For testing purposes, the module is included as optional, so that you can still log in if the execution fails. After you made sure that it works, you can change optional to required. Then login won't be possible unless the execution of your hook script is successful (if that is what you want).

How To Set Up SSH Keys

The first step is to create the key pair on the client machine (there is a good chance that this will just be your computer):

ssh-keygen -t rsa

You can copy the public key into the new machine's authorized_keys file with the ssh-copy-id command. Make sure to replace the example username and IP address below.

ssh-copy-id -p22 user@123.45.56.78

Two-factor authentication using Google Authenticator

https://www.digitalocean.com/community/tutorials/how-to-set-up-multi-factor-authentication-for-ssh-on-ubuntu-14-04

https://www.digitalocean.com/community/tutorials/how-to-set-up-multi-factor-authentication-for-ssh-on-ubuntu-16-04

sudo apt-get install libpam-google-authenticator

Next, execute google-authenticator as the user you want to protect with MFA:

google-authenticator

There are a number of questions to answer, but generally speaking y will be a good choice for all of them. A configuration file is then written to ~/.google-authenticator.

Next, root needs to enable Google Authenticator in PAM. Add this to your auth list in /etc/pam.d/sshd:

Debian

Next up, open your SSH configuration file /etc/ssh/sshd_config

vim: /etc/ssh/sshd_config
 ChallengeResponseAuthentication no
 (change it to)
 ChallengeResponseAuthentication yes
and add
 AuthenticationMethods publickey,keyboard-interactive

And in /etc/pam.d/sshd remove the standard authentication:

vim: /etc/pam.d/sshd
 #@include common-auth
and add google-authenticator
 auth required pam_google_authenticator.so

and restart sshd

/etc/init.d/ssh restart

Arch Linux

yay -S libpam-google-authenticator
google-authenticator

vim /etc/pam.d/sshd

vim: /etc/pam.d/sshd
#%PAM-1.0
#auth     required  pam_securetty.so     #disable remote root
auth      include   system-remote-login
account   include   system-remote-login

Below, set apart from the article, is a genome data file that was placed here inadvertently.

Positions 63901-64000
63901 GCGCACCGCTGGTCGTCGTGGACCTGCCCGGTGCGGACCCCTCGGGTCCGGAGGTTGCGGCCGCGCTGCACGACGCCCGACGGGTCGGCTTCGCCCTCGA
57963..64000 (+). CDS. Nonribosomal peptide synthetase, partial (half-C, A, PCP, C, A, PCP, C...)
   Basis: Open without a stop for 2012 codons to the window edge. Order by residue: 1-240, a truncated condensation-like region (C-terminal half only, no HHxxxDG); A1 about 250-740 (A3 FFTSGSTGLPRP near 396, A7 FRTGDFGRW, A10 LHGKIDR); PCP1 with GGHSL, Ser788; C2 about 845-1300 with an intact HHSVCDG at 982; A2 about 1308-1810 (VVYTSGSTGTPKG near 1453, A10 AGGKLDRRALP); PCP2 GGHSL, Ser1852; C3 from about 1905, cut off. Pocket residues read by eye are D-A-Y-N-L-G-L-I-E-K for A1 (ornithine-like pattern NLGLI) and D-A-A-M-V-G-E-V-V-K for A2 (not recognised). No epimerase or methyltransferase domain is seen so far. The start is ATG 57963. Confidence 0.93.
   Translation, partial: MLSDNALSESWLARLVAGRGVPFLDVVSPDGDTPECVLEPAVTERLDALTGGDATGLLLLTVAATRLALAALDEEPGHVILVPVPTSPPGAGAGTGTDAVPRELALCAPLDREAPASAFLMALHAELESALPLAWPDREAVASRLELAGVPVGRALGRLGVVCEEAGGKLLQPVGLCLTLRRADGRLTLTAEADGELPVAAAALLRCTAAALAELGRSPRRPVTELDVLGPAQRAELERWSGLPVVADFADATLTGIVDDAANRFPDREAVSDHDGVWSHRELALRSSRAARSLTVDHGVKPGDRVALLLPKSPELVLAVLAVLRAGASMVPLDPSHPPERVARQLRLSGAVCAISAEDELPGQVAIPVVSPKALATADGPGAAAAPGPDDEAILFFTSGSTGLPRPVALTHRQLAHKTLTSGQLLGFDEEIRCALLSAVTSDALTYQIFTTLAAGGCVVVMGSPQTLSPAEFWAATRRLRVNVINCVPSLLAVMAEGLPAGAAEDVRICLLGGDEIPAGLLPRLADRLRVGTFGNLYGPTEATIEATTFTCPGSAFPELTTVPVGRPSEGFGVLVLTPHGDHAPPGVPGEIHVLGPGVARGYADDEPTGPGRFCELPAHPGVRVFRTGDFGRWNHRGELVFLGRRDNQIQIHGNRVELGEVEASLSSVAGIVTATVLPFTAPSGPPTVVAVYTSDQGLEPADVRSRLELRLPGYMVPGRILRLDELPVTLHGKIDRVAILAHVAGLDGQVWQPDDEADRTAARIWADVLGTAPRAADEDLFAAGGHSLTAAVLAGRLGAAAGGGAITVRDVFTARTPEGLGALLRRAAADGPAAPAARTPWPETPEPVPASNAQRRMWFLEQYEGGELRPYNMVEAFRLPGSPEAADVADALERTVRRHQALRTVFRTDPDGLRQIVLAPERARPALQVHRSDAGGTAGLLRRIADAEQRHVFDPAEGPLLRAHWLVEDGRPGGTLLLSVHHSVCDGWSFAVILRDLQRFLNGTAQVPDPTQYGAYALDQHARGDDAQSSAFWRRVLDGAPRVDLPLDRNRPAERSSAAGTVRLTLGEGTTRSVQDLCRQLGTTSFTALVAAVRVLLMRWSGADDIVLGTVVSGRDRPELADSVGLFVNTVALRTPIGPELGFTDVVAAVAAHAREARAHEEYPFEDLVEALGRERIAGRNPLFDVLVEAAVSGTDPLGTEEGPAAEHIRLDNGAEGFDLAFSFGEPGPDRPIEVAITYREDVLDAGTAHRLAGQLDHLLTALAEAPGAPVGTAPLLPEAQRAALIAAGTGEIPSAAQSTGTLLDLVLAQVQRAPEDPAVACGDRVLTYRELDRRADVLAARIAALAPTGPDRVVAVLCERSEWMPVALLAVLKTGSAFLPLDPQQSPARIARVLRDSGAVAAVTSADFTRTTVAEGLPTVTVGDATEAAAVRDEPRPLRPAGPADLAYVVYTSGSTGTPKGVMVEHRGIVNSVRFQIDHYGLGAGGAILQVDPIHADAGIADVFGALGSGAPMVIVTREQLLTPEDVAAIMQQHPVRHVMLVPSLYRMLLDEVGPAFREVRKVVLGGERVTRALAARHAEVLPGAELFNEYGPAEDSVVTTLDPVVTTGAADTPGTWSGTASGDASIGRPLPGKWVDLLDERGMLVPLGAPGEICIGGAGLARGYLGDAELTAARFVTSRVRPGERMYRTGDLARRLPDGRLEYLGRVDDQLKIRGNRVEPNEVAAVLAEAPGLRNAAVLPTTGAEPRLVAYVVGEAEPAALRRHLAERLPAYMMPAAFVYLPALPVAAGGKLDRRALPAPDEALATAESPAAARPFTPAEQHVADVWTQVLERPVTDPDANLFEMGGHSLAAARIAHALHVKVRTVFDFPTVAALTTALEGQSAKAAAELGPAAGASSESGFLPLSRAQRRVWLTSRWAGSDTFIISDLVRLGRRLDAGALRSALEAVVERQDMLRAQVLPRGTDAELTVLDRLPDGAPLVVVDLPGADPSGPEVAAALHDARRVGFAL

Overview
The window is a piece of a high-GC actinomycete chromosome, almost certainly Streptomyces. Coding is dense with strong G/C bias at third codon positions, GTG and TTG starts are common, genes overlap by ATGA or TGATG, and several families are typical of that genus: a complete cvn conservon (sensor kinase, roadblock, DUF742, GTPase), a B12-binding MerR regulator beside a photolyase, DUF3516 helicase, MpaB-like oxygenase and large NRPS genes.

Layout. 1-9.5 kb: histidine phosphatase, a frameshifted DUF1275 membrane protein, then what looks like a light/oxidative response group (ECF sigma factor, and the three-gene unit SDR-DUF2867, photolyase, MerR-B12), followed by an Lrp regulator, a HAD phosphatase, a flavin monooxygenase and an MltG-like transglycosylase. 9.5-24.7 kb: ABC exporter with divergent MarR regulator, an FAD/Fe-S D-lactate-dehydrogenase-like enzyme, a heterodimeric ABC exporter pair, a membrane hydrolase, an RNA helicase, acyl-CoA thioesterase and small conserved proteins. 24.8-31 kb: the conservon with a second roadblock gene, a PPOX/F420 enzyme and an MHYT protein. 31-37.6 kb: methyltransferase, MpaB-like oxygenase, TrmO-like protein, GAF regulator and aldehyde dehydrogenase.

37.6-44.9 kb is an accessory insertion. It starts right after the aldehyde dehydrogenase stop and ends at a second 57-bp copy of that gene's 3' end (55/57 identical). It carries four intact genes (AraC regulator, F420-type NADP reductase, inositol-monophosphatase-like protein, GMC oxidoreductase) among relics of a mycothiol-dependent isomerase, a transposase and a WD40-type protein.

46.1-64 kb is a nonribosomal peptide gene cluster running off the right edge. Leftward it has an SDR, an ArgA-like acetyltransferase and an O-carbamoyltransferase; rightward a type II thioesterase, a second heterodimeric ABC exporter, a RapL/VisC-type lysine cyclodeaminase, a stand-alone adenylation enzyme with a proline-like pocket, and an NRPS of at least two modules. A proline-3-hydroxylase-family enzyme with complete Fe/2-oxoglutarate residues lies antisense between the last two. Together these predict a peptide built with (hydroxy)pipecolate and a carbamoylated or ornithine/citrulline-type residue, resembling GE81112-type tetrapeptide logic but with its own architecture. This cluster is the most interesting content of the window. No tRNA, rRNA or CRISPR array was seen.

password  include   system-remote-login
session   include   system-remote-login
auth      required  pam_google_authenticator.so

Next up, open your SSH configuration file /etc/ssh/sshd_config

vim: /etc/ssh/sshd_config
 ChallengeResponseAuthentication no
 (change it to)
 ChallengeResponseAuthentication yes

And in /etc/pam.d/sshd add the following:

vim: /etc/pam.d/sshd
auth	  required  pam_unix.so
auth	  required  pam_google_authenticator.so
auth	  required  pam_env.so

and restart sshd

sudo systemctl restart sshd

Happy days...

CentOS

https://www.vultr.com/docs/how-to-setup-two-factor-authentication-for-ssh-on-centos-6-using-google-authenticator

sudo yum install pam pam-devel google-authenticator

to contunue one day -----

google-authenticator

vim /etc/pam.d/sshd

#auth     required  pam_securetty.so     #disable remote root
auth	  required  pam_unix.so
auth	  required  pam_google_authenticator.so
auth	  required  pam_env.so


Next up, open your SSH configuration file /etc/ssh/sshd_config

vim: /etc/ssh/sshd_config
 ChallengeResponseAuthentication no
 (change it to)
 ChallengeResponseAuthentication yes

And in /etc/pam.d/sshd add the following:

vim: /etc/pam.d/sshd
auth	  required  pam_unix.so
auth	  required  pam_google_authenticator.so
auth	  required  pam_env.so

and restart sshd

sudo systemctl restart sshd

Happy days...

Reverse proxy

ssh -R 5901:localhost:5901 -p 1234 remote.server.com

I like to think of it this way:

ssh -R 7000:localhost:5901 -p 1234 remote.server.com

Remote port 7000 will be created from localhost on port 5901 into remote server that has ssh on 1234